When three oncologists told me that the metastatic stage 4 breast cancer in my body was incurable and inoperable, and that I was dying, I refused to believe them. I used every tool in my personal arsenal to figure out a way to a cure. That meant studying and learning every aspect of my case. I fired every provider who only offered palliation or with whom thoughtful conversation was difficult. It was the oncology team at Stanford, led by its Chief Oncologist that gave me the leeway to collaborate on creative solutions. Previously I had worked many years in IT, founding the digital divisions of two of the largest media conglomerates in Southeast Asia. I was thus hyper aware of issues that blocked optimal care, one of which was access to accurate high quality data (all of it!) for optimal decision making. Decision and Information Science were my MBA concentrations at Tulane University. I took from my education there and from my BA in Economics to lead my own decision-making process, which I believe was instrumental in getting me eventually to No Evidence of Disease (NED). I founded The Unpatient Revolution to serve patients/families who are dealing advanced cancer and other severe health challenges by teaching a framework of getting to NED, with a focus on optimal decision-making. I'm also passionate about the topics of Mind-Body-Medicine, Creative Arts Therapy, Environmental Health, and dealing with the Social Determinants of Health as powerful ways to mitigate disease. Aside from cancer, I have had to deal with chronic asthma from childhood, and use lessons learned over several decades of surviving and mitigating lung disease in evaluating and solving cancer related issues. As someone also diagnosed recently with severe obstructive sleep apnea, and potential heart disease, I am also looking into ways to reverse said conditions and to share what I learn with the public. Last year I participated in the Robert Wood Foundation sponsored Catalyst Mentoring program offered by Health 2.0. I was matched to a Tech CEO in the East Coast .who mentored me over 3 months in developing a self care app that patients dealing with any severe disease can use. This was my first attempt at going beyond advocacy, training and reporting, and delving into health innovation. That exercise lit a fire under me to become an innovator myself in the health spaces that I have direct experiences in. To inspire myself, I especially watch out for outsider innovators, that is people who are not clinicians or who have no medical background whatsoever, who are powerfully helping to re-make health care altogether. This piece, written on the subject of outside-innovators, was very well received, and inspired aspiring outsider innovators and clinicians alike: http://www.theunpatient.com/?p=2646. I thoroughly enjoy going to health innovation conferences to educate myself, and to meet clinicians, scientists and fellow patient advocates. It is a privilege to get to be in conversations with these influencers where it might be possible I can make a positive contribution to their knowledge or way of thinking. Last year I had the privilege of speaking at Patients 2.0, a Health 2.0 pre-conference event in Santa Clara. And my talk, which you can read here: http://www.theunpatient.com/?p=2545 . was likewise very well received. I very much hope to tell my story and share my experiences more and more in my role as patient champion for people dealing with complex and difficult cases. The most poignant part of my advocacy however, is the privilege I get to talk to patients one on one, in person or online. They find me through referral, and I offer support as much as I can. So many friends and a few of my relatives have perished already from the scourge of cancer, and I wish to help many as I can escape its ravages as I have.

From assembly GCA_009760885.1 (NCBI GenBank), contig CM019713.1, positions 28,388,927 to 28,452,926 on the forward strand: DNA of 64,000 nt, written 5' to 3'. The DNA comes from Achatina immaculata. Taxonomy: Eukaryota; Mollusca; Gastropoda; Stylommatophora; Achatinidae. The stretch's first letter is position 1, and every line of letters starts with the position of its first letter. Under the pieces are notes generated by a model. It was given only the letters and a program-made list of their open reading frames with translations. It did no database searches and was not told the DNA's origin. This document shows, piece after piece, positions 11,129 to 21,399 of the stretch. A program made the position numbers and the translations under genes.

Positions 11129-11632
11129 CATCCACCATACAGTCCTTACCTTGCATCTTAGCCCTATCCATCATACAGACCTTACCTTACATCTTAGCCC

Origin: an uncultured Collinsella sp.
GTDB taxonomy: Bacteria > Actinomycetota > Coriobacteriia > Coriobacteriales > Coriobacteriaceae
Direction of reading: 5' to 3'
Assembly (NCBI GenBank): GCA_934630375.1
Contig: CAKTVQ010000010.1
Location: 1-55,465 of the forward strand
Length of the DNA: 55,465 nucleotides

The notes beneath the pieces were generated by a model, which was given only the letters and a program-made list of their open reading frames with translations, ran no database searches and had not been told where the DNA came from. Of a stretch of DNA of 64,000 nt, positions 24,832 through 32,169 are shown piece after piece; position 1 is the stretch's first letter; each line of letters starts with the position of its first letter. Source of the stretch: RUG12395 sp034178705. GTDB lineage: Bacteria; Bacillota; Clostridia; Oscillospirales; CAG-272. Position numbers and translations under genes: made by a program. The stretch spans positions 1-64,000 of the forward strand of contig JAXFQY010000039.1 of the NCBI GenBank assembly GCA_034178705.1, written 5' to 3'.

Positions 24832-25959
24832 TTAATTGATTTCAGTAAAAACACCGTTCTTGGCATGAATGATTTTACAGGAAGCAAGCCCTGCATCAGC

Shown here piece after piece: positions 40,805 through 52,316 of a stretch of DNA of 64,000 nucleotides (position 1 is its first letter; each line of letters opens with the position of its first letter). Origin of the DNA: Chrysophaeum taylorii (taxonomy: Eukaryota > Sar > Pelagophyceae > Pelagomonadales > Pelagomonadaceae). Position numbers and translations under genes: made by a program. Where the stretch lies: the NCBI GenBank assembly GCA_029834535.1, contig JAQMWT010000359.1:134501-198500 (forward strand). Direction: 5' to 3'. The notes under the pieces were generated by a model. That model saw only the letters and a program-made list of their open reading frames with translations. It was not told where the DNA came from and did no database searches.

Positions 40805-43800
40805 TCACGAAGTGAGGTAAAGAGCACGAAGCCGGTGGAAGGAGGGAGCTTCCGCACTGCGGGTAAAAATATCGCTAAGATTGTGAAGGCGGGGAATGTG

Rookie of the Year Nominee
I’m a Patient Leader